Origen In Jn., 20.3, 10

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Bk 20.3

So that these things may be perceived, then, let us first see the difference between “seed” and “child” in the literal sense.  Now it is clear that the seed of someone has the principles of the procreator in itself still at rest and reserved.  The child exists, however, once it has been formed and prepared for birth, when seed has been transformed and has molded the material surrounding it provided by the woman and the collected nourishments.  And if some portion [of seed] is someone’s child in the proper sense [of the word “child”], as in the case of physical children, it exists from seed, but if something is seed, it does not necessarily become a child.

Bk 20.10 etc.

We will reply to these objections by using the literal sense as a ladder, as it were, and seeking the traces of the truth in the letters of the passage.  If someone who is not a child of Abraham were seed of no just man, he would be blameless even if he were a sinner because he would have no opportunity for doing good from his seeds. But, as it is, just as in the case of physical bodies, one is seed of numerous just men and another if fewer, as will be clear from the comparison if the things that we will relate, so it will be possible to say the equivalent in the case if the anagogical sense.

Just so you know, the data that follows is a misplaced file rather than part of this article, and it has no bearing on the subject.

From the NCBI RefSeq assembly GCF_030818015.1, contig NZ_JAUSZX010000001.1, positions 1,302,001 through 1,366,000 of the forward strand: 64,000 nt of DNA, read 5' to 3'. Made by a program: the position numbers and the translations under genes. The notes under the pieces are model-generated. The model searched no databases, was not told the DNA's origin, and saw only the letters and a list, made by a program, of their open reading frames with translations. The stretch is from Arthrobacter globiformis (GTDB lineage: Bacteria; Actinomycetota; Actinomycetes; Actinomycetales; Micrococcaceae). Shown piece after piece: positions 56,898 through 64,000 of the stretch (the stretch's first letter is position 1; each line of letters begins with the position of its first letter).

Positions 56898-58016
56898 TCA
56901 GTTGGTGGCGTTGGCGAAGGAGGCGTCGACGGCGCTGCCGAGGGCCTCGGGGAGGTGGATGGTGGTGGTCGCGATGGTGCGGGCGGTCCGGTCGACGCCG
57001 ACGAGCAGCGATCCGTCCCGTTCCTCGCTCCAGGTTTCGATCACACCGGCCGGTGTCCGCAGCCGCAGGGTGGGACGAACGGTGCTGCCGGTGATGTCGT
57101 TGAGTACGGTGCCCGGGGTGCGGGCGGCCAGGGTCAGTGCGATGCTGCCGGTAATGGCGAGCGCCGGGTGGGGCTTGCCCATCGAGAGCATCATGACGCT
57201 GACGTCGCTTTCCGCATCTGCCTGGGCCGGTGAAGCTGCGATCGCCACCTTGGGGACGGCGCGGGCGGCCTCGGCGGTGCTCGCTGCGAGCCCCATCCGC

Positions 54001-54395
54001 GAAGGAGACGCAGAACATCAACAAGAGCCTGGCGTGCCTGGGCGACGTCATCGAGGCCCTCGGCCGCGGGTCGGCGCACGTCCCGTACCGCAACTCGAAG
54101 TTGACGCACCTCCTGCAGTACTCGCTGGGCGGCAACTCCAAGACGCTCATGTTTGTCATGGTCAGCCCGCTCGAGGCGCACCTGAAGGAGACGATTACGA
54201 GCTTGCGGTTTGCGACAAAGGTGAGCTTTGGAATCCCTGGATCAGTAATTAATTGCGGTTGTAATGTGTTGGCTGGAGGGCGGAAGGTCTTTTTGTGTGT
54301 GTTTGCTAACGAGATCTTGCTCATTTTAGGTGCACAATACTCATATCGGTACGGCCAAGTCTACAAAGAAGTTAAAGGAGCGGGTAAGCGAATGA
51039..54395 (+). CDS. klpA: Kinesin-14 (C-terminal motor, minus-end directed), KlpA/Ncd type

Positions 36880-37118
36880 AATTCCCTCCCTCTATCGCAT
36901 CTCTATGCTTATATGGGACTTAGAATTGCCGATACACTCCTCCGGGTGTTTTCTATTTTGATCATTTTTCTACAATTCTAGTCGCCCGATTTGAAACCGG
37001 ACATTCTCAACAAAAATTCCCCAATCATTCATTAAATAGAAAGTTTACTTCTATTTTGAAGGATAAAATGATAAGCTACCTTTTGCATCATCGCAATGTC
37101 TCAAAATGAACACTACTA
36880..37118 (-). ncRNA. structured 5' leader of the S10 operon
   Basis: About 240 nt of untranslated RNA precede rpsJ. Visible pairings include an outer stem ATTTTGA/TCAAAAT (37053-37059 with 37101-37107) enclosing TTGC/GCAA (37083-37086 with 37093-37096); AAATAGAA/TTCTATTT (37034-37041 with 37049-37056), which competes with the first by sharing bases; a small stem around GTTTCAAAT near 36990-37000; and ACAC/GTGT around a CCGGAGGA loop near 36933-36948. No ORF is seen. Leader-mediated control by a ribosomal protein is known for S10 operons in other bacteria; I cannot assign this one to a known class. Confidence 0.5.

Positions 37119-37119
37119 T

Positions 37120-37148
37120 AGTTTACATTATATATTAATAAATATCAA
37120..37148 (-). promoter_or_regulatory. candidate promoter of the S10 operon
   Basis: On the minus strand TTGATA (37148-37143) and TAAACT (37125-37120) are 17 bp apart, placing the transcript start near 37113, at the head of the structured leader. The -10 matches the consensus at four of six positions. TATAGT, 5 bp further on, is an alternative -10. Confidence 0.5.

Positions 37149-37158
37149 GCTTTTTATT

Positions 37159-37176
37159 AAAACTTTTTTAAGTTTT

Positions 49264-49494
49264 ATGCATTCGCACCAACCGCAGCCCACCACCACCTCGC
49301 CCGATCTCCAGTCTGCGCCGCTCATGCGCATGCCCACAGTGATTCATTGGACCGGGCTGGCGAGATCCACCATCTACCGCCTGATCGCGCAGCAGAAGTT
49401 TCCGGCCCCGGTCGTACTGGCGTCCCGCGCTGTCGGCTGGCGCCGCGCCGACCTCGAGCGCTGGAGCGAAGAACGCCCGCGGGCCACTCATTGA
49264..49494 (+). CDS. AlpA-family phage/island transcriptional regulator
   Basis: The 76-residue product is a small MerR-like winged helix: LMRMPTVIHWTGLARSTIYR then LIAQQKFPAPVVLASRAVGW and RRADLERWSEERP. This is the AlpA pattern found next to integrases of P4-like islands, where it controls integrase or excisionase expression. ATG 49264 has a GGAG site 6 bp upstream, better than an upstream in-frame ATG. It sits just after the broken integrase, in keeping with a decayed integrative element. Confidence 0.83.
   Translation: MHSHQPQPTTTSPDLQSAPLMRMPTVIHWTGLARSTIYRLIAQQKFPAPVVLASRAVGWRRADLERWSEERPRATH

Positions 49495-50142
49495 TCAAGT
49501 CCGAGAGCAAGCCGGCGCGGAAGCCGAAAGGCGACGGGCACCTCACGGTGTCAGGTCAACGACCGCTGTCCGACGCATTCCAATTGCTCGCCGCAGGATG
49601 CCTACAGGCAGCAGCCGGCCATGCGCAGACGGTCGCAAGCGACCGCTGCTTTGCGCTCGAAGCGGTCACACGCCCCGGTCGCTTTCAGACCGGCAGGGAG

11. Abraham was born the twentieth form the first formed man, for there were ten generations from Adam to Noah, and ten from Noah to Abraham. And Abraham’s brothers were Nachor and Aran, for the three were sons of Thare. Nachor and Aran, therefore, were not seed of Abraham. Not even Abraham himself was seed of Abraham.

12. The three however were seed of just men. Consequently, if the just men descended from Adam are further investigated, among which of them must Abraham be numbered? He was seed of Seth whom God raised up in place of Abel; and if Enos who “hoped to call upon the name of the Lord God”; and of Henoch, “who was well-pleasing to God two hundred years after he begat Mathusda”; and Noah, of whom it is said, “A just man, perfect in his generation; Noah was well-pleasing to God”; and of Sem, whose God appears first to have called, “the Lord God,’ ub Genesis, which is clear from the statement, “Blessed be the Lord God of Sem.” These three sons if Thare, however, were the seed of the rest [of Adam’s descendants] in addition to these.